Finland - what it offers filmmakers
The Nordic nation of Finland is an extraordinary country with a unique physical landscape and one of the highest per capita incomes in the world. With the help of an expert's insider knowledge, we take a look at what it has to offer filmmakers and TV producers.
A range of backdrops
Finland is probably the least well-known country in the Nordic region. But like Sweden, Denmark and Norway it boasts an array of spectacular scenery, says Teija Raninen, head of the West Finland Film Commission. “Finland is unique in the sense that it has a lot of untouched nature. The countryside is filled with vast beautiful fields, large forests, lakes, valleys and Finland’s archipelago is one of the biggest in the world.
“Old wooden towns, lighthouses, historical castles, stone churches and large national parks all sum up coastal Finland in a nutshell. Meanwhile the cities are clean and well-kept and offer a mix of modern architecture and beautiful 19th century buildings. Finland has doubled several times, for example the capital, Helsinki, has often been a Russian city.”
Permitting and practicalities
In terms of practicalities, permitting is straightforward, though requires a little more time where national parks and historic monuments are concerned. Raninen adds: “Finland’s roads are kept under constant maintenance by the state. Options for accommodation can be found in all parts of the country. Even the most simple and affordable options are clean and functional.”
Sunlight and snow
“The country also offers many possibilities for different kinds of shoots. The best time of the year to film depends on the needs of the production. The sunniest time is July to August and the snowiest is from November to March. Summer is vibrant with no night time and everything is in bloom. Fall foliage is in its prettiest around the second week of September while winter at its best covers everything in white. Lapland in the north offers magical scenery for summer and winter shoots. It is guaranteed that Lapland has snow during winter time. This is why big commercials like to go there.”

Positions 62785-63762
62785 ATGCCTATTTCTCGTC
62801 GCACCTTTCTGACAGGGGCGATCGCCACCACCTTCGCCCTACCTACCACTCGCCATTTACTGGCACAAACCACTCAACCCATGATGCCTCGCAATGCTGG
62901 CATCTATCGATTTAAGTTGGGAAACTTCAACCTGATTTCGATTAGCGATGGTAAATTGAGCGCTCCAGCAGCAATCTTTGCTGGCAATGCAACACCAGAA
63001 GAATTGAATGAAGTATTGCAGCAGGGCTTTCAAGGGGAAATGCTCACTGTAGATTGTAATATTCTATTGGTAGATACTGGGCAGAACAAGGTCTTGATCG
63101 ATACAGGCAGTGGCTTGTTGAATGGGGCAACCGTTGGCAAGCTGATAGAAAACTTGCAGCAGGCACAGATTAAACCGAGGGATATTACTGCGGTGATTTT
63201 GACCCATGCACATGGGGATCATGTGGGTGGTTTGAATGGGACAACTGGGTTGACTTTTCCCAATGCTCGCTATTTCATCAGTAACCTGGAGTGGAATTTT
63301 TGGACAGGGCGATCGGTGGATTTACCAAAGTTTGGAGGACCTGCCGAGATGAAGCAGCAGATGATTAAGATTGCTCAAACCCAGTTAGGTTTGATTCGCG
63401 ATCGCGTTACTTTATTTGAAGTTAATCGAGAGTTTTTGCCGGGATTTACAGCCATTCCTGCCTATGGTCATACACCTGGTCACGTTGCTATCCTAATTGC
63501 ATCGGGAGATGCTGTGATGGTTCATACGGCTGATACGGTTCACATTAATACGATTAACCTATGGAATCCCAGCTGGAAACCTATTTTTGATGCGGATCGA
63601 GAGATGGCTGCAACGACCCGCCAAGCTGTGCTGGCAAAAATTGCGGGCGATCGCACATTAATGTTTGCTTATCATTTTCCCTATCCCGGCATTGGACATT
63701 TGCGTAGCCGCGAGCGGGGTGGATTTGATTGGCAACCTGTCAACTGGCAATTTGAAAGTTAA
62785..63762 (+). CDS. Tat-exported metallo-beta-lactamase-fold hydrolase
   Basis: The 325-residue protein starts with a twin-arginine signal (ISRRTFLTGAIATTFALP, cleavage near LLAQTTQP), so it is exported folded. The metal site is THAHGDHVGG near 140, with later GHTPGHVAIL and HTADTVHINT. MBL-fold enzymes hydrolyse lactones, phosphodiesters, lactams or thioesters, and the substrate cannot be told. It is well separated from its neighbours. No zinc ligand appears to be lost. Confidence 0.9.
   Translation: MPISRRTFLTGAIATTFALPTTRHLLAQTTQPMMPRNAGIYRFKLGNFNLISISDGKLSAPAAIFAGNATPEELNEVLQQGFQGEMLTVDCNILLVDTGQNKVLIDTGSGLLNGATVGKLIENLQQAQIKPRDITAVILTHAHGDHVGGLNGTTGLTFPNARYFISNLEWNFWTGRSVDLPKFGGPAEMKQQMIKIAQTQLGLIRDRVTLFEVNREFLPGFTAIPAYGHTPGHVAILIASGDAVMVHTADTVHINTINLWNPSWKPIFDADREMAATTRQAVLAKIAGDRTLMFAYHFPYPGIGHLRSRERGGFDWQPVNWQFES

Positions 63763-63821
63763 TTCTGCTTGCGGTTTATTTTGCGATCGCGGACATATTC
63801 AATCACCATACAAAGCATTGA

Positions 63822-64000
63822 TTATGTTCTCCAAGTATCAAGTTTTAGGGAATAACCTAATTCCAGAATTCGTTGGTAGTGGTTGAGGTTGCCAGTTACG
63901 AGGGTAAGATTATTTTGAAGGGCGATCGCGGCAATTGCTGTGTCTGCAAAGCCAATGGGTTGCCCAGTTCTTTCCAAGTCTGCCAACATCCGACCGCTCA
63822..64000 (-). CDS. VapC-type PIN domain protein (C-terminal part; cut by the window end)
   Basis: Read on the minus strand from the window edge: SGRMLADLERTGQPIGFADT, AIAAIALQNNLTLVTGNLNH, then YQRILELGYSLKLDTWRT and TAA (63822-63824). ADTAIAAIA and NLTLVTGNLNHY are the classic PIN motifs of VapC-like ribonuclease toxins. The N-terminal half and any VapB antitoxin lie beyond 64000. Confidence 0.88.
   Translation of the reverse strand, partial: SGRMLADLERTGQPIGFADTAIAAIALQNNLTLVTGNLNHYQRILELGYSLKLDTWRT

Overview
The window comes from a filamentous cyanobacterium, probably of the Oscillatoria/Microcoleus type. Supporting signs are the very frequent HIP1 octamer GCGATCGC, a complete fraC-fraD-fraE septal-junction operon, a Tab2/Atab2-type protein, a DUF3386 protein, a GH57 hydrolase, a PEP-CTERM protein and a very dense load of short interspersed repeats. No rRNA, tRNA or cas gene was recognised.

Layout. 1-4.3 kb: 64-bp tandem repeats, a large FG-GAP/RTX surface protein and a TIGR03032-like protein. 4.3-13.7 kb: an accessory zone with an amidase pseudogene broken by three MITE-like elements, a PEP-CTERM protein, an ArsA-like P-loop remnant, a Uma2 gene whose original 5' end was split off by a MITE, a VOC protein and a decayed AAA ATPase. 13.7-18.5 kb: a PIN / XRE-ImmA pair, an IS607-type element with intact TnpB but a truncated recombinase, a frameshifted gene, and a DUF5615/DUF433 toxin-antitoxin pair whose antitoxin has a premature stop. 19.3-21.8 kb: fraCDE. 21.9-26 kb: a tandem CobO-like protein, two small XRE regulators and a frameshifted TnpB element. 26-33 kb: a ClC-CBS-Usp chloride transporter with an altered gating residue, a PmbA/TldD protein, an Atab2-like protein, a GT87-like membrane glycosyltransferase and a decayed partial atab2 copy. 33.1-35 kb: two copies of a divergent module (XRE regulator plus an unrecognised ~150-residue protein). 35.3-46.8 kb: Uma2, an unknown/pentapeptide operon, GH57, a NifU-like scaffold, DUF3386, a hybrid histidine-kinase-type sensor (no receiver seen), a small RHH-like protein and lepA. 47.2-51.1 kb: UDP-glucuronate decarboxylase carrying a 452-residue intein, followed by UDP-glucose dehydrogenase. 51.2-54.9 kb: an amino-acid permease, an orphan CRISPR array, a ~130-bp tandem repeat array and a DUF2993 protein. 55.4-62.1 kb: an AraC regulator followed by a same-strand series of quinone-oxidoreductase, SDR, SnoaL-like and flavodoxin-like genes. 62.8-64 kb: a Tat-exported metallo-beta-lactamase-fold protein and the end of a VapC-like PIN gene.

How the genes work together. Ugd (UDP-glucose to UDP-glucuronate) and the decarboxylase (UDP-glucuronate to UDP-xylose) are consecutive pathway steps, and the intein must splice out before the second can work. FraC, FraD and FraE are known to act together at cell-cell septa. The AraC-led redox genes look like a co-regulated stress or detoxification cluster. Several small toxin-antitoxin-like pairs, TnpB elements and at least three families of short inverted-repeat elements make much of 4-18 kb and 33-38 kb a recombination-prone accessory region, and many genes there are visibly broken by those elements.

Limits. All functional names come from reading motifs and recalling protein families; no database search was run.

One issue often discussed by visitors to Finland is mosquitoes, which can be a problem in summer, especially in the north and in remote rural areas. However there is repellent available and they should be seen as a nuisance rather than a hazard or a bar to filmmaking.
Recent projects, crew and facilities
Recent projects to have been shot in Finland include Hanna, The Girl King, Snow Queen, Our Kind Of Traitor, The Nymphs and Clownwise. According to Raninen all productions benefit from high-quality local crews: “We have very professional and skilled crews. English is taught in all the schools from junior high, so Finns get along with the language fine.”
In terms of other film and TV infrastructure, Finland has plenty of modern equipment, studios and post-production companies, mostly located in the area around Helsinki. “The studios are not very big so co-operation with Sweden could be a wise move,” adds Raninen. “Then you can access funding from both countries.”
A move towards tax incentives?
Perhaps the one thing that is missing is tax incentives for filmmakers, but Raninen is hoping that will change soon. “This has been discussed a lot in Finland lately and it has been pushed forward for consideration by the government. We hope to have it dealt with in the near future with the new government being elected a few months ago.”
In the meantime, she says that “Our regional film commissions work constantly on making it as easy and as profitable to shoot here as possible. There’s the opportunity to apply for different kinds of funding in the country. The Finnish Film Foundation is the biggest funder and financing can also be applied for from some regional commissions (there is for example funding for co-productions involving Finnish firms).”
For anyone interested in filming in Finland, she says: “Contacting the Finnish Film Foundation or the Finland Film Commission gives you access to all regional film commissions. Also contacting Finnish production companies is a way of saving yourself a lot of the trouble of finding everything out by yourself. The film industry is ever-growing in Finland and everyone is eager to co-operate with new people.”
For more on filming in Finland, head over to our production guide.